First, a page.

Since the heresy of Beranger – who denied the real presence of Jesus in the Eucharist- the use of particular signs of adoration have been encouraged to sustain our faith. All that can help us is good to have.

 

From the Desk of Canon Olivier Meney, ICRSS

CM 2A brief explanation of some aspects of the Mass in its Extraordinary Form
To acquire a ”notable liturgical formation and a deep, personal familiarity with the earlier form of the liturgical celebration” (Motu Proprio, Benedict XVI, July 2007) or an exploration into the theological, historical, devotional, liturgical, ritualistic, architectural, artistic, linguistic, practical, legalistic, mystical… aspects of the Holy Sacrifice of the Mass.

Priest turning his back to the People? 

 It is a common remark heard about the Latin Mass. The distance expressed between the celebrant – getting himself behind a closed communion rail, setting himself up above everyone, not looking at the people; facing the altar – and the people remaining silent is striking. Why this has been the case for some 2000 years…?

Simply because the Mass is not considered as a social moment to which the faithful are invited to party at. It is foremost the renewal of the Single Act of Christ, offering Himself once and for all at the Last Supper, consummating His Sacrifice on the Cross, and  continuing the very same Act at each Mass. It is Christ celebrating Mass. Not any individual priest. The faithful are privileged  witnesses of it.

The position of the Priest is clearly not random. He and all the congregation are facing East. St John in the Book of Apocalypse  promised that Christ will come back like the rising Sun in all His Glory.

At Mass we all face “Oriens” that is East, waiting for our Divine Risen Master to come!

In the Roman style, many churches had “oculi” that were little windows kept opened behind the altar. Our very own St. Margaret Mary sanctuary is an example of this tradition. The purpose for this is to avoid missing the coming of Our Lord Jesus Christ if it would happen during the celebration of Mass.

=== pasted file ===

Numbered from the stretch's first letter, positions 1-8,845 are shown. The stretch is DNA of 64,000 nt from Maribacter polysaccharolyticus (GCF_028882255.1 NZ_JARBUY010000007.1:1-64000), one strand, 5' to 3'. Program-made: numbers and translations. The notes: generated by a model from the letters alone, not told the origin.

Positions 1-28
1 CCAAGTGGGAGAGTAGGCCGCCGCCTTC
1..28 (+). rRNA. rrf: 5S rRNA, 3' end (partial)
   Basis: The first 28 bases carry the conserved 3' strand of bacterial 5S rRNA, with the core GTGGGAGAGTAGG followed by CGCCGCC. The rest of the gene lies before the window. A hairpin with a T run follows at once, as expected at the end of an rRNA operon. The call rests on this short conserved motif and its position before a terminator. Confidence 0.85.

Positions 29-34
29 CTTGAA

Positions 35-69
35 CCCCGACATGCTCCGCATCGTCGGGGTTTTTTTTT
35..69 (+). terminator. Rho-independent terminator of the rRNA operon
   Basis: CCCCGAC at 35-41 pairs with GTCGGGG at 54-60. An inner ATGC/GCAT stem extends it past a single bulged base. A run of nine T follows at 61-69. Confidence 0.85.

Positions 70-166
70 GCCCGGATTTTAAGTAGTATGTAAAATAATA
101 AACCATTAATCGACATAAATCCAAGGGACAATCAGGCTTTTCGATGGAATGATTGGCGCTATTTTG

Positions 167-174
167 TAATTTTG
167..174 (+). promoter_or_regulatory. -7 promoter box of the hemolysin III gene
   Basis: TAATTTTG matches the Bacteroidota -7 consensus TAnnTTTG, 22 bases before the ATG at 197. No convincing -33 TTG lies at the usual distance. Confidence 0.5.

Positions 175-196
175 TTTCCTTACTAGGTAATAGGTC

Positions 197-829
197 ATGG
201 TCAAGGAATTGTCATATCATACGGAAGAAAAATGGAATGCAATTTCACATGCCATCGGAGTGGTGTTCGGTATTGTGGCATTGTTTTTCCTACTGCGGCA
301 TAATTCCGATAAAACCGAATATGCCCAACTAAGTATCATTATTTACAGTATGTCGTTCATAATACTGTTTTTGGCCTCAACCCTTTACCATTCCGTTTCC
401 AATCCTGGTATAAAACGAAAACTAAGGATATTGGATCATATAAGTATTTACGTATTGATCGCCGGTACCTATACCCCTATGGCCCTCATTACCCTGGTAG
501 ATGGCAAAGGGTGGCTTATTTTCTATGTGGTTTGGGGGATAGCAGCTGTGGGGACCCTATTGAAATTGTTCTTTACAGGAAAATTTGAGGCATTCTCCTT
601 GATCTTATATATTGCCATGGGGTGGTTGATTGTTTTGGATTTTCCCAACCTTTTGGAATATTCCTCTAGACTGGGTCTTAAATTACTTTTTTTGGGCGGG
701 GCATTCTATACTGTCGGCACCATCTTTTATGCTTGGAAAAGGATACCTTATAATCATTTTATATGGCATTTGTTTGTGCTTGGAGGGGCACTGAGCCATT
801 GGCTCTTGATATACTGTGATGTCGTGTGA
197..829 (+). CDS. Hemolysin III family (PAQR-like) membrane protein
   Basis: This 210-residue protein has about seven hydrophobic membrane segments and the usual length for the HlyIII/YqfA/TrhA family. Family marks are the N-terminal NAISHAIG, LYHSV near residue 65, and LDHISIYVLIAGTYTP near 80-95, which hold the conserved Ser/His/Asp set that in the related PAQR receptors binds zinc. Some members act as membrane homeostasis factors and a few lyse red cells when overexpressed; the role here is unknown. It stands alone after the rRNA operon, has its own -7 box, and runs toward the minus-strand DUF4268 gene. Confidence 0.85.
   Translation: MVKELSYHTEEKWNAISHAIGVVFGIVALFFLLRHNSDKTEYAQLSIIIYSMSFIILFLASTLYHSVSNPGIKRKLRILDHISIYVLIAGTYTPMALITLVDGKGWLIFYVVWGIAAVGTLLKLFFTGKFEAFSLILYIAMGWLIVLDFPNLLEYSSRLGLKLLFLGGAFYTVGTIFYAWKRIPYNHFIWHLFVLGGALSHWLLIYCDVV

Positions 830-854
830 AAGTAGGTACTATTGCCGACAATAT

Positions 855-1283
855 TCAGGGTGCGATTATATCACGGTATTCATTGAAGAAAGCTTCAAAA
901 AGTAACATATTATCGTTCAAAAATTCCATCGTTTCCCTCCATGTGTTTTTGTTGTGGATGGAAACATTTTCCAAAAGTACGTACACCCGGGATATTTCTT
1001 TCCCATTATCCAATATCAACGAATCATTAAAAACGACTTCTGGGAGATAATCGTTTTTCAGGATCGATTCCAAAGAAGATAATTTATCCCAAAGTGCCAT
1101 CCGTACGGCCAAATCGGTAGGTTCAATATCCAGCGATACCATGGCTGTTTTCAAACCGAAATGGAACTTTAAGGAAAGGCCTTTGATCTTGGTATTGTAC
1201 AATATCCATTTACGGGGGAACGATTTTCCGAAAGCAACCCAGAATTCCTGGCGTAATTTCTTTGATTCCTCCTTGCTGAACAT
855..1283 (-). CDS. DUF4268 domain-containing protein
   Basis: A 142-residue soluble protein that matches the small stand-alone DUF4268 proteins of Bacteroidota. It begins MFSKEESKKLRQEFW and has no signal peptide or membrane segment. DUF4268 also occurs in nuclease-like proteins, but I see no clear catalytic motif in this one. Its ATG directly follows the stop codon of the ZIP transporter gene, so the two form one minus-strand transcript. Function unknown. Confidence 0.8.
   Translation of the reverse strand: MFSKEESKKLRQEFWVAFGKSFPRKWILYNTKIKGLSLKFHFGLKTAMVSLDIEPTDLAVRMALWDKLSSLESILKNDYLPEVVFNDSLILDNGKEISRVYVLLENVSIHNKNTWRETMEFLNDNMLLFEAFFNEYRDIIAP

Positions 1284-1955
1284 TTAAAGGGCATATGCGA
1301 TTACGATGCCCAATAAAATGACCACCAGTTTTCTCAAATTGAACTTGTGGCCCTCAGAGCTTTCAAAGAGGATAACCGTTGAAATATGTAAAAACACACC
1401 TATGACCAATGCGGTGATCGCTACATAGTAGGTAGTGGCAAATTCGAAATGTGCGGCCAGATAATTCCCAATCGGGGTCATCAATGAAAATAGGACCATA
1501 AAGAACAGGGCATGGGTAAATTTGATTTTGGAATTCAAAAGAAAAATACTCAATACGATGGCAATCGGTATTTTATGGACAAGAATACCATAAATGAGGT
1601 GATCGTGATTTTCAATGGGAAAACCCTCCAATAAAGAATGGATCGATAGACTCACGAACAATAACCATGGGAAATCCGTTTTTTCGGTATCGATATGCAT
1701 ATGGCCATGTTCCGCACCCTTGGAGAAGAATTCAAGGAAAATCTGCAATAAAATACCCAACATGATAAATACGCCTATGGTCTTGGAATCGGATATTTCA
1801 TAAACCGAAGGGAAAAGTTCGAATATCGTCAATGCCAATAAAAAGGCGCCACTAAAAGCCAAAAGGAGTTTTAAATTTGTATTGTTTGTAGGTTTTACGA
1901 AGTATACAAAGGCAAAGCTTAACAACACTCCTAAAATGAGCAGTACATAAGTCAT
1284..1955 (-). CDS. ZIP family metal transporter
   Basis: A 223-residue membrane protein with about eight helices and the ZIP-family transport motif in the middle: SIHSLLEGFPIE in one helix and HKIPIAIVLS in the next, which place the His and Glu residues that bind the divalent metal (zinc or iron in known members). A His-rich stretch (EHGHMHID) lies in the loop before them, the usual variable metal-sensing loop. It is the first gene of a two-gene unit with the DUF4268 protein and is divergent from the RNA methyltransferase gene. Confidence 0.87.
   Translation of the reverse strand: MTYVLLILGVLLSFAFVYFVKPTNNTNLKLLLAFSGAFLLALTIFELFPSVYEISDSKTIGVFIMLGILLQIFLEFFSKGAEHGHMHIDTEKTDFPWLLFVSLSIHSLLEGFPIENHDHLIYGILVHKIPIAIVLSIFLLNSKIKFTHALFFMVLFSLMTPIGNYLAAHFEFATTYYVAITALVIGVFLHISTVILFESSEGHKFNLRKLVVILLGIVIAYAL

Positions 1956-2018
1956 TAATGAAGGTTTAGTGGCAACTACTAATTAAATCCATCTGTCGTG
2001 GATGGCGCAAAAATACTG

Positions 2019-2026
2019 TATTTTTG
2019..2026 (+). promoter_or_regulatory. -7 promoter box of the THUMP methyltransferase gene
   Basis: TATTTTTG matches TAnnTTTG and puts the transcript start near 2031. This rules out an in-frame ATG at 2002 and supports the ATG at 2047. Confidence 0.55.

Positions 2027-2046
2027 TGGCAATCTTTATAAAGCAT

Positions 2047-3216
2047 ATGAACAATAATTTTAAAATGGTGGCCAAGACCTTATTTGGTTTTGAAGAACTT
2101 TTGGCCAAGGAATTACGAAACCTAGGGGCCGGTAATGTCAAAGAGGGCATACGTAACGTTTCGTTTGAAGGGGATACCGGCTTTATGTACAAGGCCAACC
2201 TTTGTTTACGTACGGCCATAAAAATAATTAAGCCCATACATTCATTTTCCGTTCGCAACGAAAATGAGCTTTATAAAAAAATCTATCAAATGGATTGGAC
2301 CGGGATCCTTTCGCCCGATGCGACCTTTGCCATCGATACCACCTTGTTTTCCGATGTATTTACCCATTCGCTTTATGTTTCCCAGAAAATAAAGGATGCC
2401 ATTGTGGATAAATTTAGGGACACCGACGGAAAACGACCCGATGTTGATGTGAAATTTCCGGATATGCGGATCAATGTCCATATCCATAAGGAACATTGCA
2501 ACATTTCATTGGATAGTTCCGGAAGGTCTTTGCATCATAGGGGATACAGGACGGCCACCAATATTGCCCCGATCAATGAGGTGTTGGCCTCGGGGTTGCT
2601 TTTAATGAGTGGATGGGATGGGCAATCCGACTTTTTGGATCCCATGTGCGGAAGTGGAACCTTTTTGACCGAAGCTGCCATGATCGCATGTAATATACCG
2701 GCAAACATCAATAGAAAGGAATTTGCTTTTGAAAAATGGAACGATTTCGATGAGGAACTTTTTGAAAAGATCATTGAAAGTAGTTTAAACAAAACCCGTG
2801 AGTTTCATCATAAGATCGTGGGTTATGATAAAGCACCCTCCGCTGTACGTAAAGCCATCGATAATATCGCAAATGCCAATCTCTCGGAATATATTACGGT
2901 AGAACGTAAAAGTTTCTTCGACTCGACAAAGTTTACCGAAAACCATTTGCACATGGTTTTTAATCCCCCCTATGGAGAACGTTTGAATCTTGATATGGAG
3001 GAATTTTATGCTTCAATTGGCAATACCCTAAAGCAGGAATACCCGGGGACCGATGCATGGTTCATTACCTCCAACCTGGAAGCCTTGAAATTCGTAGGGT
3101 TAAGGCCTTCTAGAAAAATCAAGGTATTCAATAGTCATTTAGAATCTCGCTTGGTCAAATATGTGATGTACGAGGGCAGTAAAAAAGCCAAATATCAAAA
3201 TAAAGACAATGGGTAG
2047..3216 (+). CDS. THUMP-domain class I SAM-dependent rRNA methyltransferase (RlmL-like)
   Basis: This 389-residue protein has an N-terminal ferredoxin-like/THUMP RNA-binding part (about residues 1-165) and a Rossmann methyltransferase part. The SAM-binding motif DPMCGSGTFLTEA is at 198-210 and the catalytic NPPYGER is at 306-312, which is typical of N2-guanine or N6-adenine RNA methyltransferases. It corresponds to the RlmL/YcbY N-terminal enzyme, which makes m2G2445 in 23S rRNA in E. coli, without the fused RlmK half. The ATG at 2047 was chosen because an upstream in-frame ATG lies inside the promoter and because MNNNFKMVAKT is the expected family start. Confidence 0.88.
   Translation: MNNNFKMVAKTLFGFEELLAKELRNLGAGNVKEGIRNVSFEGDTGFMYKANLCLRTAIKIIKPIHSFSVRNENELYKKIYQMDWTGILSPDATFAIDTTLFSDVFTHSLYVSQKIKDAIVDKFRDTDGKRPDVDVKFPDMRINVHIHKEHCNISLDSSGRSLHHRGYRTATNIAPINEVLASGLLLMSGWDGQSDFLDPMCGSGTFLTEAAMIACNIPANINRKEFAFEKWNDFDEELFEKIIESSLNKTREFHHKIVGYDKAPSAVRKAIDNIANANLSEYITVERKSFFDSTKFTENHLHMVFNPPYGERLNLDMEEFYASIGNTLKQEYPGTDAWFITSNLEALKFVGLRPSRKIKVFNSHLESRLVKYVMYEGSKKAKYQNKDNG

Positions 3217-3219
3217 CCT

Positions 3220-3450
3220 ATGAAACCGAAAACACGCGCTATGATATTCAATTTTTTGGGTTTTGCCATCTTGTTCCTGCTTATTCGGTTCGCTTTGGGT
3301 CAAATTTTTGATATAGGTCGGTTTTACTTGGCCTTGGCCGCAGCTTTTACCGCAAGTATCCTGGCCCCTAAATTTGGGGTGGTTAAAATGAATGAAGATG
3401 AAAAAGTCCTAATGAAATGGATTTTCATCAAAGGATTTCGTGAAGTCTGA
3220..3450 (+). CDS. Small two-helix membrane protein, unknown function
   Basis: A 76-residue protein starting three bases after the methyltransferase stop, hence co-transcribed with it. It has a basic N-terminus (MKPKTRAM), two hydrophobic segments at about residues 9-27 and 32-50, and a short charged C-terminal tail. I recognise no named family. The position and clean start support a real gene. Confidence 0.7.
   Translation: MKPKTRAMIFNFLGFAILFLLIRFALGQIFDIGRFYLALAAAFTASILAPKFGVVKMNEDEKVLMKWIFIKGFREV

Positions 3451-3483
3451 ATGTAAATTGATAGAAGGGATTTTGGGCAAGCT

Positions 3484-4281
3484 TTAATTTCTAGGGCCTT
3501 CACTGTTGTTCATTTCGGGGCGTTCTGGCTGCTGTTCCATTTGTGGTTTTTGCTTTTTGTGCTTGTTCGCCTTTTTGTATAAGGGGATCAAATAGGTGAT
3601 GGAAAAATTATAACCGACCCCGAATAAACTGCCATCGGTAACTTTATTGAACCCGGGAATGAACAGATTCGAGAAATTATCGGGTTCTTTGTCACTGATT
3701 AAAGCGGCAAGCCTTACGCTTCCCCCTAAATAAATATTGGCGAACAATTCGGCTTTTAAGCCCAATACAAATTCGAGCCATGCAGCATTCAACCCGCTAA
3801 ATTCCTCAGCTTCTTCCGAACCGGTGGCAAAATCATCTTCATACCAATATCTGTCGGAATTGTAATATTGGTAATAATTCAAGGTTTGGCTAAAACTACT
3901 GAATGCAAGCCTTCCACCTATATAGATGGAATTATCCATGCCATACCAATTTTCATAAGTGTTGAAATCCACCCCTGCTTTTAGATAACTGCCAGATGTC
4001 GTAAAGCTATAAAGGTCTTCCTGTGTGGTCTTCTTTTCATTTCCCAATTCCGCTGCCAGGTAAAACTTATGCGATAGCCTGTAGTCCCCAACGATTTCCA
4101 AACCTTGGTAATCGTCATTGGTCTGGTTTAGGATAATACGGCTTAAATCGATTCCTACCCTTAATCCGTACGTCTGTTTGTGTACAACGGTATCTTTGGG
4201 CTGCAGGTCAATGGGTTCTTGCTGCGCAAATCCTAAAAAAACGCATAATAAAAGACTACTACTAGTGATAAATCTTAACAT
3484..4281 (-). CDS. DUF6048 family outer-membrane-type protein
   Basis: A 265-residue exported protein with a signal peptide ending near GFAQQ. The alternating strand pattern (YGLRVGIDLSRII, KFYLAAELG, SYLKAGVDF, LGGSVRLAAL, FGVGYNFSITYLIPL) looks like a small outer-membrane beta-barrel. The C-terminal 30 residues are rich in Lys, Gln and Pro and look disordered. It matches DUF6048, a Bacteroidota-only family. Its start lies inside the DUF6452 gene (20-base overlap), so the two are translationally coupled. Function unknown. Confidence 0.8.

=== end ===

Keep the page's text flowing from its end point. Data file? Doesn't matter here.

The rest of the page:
Canon Jean-Baptiste Commins, ICRSS

 

Canon ComminsThe Traditional Latin Mass: a love story!

I was 17 when I came to know and appreciate the Traditional Latin Mass. To discern my vocation, and to choose the seminary where to go, my first criterion was: “what is the degree of charity in that community?” between the members themselves, and with the other communities. You might ask yourselves: but what is the link, the  relation between Charity and the Latin Mass? If we consider the Eucharist as the best proof of the love of God for us which it is, then we understand that all that covers the mystery of the Presence of Christ, blood, body, soul and divinity, has to be perfectly performed, with gravity, with beauty, with solemnity. The Traditional Liturgy makes clear the adoration of God made flesh, religion of the Incarnation, everything in that Liturgy lifts up our heart and our body to the most transcendent reality. The entire faculties of our human nature are satisfied, filled with the music, the silence, the incense, and the gestures. All our senses are attracted to the beauty of the Liturgy. The Spouse is giving himself to his Wife, our Mother the Church, and in response to that gift, the Church tries to express her love for Him. The Liturgy as the public official prayer of the Church, tries to imitate the eternal liturgy of the angels and of the saints in Heaven. To   conclude this short note, let me quote Pope Benedict XVI: Sacred Liturgy transforms our lives of Catholics.   Indeed, “the encounter with the beautiful can become the wound of the arrow that strikes the heart and in this way opens our eyes.”